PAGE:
Organon has won approval in the USA for its implantable contraceptive Implanon, more than 18 months after the Food and Drug Administration issued an ‘approvable’ letter for the product.

US approval comes eight years after Implanon (etonorgestrel), a contraceptive implant that is inserted under the skin of the upper arm and protects against pregnancy for up to three years, was first cleared for marketing in Europe. It is already available in over 30 countries and has been used in 2.5 million women.

Toon Wilderbeek, head of pharmaceuticals at Organon parent company Akzo Nobel, said the product is the first and only single-rod implant and “represents an advance in contraceptive technology.”

Contraceptive implants have had a tough time breaking into the US market, with just over 1% of American women using this type of product, according to data from the Guttmacher Institute. One barrier has been the negative publicity surrounding the first rod-based implant, Wyeth’s Norplant, which was removed from the market in 2000. Wyeth claimed supply problems was the reason, but it had also suffered a slew of lawsuits brought by women who claimed the six-rod product was hard to remove and caused scarring and other side effects.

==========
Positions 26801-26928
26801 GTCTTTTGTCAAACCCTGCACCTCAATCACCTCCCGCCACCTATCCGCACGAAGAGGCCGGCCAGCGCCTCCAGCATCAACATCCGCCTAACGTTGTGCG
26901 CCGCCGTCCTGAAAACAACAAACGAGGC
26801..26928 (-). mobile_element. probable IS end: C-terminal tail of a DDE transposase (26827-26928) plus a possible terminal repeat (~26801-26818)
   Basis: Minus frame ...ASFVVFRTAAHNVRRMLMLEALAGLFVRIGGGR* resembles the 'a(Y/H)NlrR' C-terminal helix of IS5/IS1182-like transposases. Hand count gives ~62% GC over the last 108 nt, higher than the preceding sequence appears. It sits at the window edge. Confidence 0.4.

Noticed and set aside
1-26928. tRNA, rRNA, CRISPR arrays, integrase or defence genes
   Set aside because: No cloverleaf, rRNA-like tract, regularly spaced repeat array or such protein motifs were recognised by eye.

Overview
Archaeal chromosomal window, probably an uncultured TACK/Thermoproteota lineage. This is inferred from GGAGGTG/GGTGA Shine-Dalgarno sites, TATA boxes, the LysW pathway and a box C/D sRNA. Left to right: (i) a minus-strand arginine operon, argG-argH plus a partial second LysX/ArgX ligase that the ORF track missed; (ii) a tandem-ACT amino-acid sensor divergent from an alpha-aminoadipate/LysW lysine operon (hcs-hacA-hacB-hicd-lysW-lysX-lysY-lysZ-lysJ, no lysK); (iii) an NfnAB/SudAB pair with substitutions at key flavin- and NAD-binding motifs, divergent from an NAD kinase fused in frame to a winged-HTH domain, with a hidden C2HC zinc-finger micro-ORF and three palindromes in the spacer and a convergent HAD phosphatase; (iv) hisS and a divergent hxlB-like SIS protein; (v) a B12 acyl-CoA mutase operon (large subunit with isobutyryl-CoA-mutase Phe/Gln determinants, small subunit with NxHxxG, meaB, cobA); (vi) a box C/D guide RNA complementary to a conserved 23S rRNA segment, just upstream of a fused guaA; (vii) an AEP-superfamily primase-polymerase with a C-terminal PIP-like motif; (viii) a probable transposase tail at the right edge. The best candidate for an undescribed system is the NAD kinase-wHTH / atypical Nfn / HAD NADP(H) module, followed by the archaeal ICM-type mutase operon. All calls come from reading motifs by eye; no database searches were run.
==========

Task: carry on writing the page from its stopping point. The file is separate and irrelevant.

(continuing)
To guard against any such problems, Organon USA will be conducting a national clinical training programme to train healthcare providers on the insertion and removal procedures, and only healthcare professionals trained through the sponsored programmes will be able to prescribe Implanon.

The clinical training program is scheduled to begin later this year and, as the training program progresses, Implanon will become more widely available during the course of 2007.

Since Norplant’s demise, almost all implantable contraceptive use in the USA takes the form of injections such as Pfizer’s Depo-Provera (medroxyprogesterone acetate), which provides around three months’ protection per shot.